“Have you taken flights unnecessarily?”

The lay-run campaign, called Journey to 2030, was launched last weekend in partnership with the Bishops’ Conference and the Ecological Conversion Group, a volunteer group for young Catholics.
The initiative aims to “create a sense of urgency towards our ecological crisis and those suffering from its ill effects” as well as promote confession of environmental sins.
As a result, it has created a toolkit for church leaders to help Catholics confess their environment-related sins and is sending out its resources to parishes across the country.

Before entering the confessional, sinners will be offered an environmental ‘examination of conscience’. This works like a checklist that people can go through before confession with prompts, such as ‘have you taken flights unnecessarily?’
Its website also offers resources for an ‘Advent Reconciliation service’, which invite Catholics to reflect on their own impact on the environment in the areas of diet, transport, clothes and electronics before Confession.
Catholics will be asked to consider whether their clothes are fairly traded, how many animal products they consume, and whether they overuse their mobile phones.

Forgive me Father, for it has been a very sinful year… I’ve flown 113,000 miles so far, and I still have two more trips left. I’ve stayed in hotels over 120 nights, and I ask for freshly laundered towels every time. I rent cars that burn gasoline. Oh and I attended a football game during my travels a few weeks back and there was a flyover with four military jets burning gobs of fuel it was so shameful to be part of it (along with rayciss giant flag unfurled on field Nationalism).
I have no idea if my clothes were fairly traded to me or not, and I feel like such a wretch.
I’m on Atkins, so I consume a lot of “animal products;” red meat and eggs are my faves. I have leather all over my house and in my car. Also, my car is old and only gets 15 mpg. Let’s face it, my carbon footprint is the size of Nebraska.
And yes, I do use my phone constantly, but it’s also great for pulling up my boarding pass so I don’t have to wastefully print one out like those Pharisees.

5 thoughts on ““Have you taken flights unnecessarily?””

  1. Catholic Bishops and Priests have authority to make judgements within the boundaries of Sacred Tradition, Dogma, Scripture, the Words Of Jesus Christ. They don’t get to make stuff up and call it Catholic … any more than an Airline Captain – whose authority to conduct a flight according to the rules of safety, Company and Federal regulations is absolute – has authority to tell the Flight Attendant to change her makeup or a passenger to refrain from ordering the hot meal for health reasons. He is not a sky god. Neither is the Priest the Sacramental equivalent. They are all constrained and under the authority of Jesus Christ.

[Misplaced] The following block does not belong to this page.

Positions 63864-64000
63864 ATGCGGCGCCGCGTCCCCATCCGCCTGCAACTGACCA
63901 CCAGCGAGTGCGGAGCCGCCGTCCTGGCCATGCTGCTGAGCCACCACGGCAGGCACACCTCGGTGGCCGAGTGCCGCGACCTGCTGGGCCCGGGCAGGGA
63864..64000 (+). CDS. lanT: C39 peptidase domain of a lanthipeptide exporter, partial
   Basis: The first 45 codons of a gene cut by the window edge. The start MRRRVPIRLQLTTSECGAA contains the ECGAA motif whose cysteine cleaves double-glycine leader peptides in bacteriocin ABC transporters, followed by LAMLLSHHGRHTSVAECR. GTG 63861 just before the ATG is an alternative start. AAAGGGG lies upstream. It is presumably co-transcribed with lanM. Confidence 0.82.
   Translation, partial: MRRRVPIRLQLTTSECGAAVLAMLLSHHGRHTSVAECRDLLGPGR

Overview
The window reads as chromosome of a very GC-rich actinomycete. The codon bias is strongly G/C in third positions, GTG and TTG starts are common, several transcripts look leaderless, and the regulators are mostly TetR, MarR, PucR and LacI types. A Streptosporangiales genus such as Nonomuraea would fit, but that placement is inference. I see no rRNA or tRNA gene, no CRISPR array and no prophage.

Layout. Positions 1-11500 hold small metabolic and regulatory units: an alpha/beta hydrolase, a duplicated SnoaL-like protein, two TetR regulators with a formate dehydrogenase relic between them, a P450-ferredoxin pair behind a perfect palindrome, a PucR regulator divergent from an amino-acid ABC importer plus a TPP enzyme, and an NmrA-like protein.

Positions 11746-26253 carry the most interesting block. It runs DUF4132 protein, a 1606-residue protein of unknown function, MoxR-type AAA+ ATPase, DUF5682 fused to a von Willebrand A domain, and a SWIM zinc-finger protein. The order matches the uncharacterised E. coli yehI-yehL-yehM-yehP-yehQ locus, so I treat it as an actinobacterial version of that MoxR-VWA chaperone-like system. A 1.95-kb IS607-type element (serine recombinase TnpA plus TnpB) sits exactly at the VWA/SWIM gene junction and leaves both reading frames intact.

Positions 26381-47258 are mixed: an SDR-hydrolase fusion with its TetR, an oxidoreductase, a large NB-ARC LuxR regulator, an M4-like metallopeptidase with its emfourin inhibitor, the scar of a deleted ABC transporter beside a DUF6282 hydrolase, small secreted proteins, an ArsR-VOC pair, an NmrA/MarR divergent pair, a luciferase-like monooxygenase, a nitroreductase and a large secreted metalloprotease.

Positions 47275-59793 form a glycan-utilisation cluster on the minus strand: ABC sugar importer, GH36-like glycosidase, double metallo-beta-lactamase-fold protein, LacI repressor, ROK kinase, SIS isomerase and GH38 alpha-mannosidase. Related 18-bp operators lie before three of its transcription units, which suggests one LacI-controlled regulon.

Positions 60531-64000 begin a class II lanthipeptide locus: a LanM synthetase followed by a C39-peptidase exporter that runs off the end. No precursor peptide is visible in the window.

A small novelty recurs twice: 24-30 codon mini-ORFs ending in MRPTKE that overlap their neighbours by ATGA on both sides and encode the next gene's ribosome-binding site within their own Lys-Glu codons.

I feel confident in rejecting any such eco – assertion in the Confessional.

    1. As Aqua rightly says, “They are all constrained and under the authority of Jesus Christ.” Agreed. However, this is the present debacle, when words no longer matter, as even Cdl Burke seems to indicate when it comes to Munus/Ministerium, what fundamentally happens to that constraint? Apparently they merely need to effect the action via their interpretation and others’ clear understanding of whatever words are used. Apparently, they can say, “I absolve you of your boo-boos…” and everything is hunky-dory, including, of course eco-sins.

  2. Every time I turn on an extra light or crank up the HVAC, I’m generating demand for the energy business that means employment for people in that sector. Every time I say “yes, I would like a plastic bag” at the supermarket, I’m helping that industry be profitable so they can continue to employ people. Every time I toss one of those or another non-biodegradable plastic item in the garbage, I’m helping to generate something that’ll need to go to the landfill and thus, employ garbage collectors and landfill personnel. Taking a stand against the Bergoglio/Greta/Greenpeace agenda is good for jobs and that’s real social justice baby!

  3. Could the unintended consequences from anti-Pope’s ignorance be more Catholics actually doing the Catholic penance of meatless Fridays?

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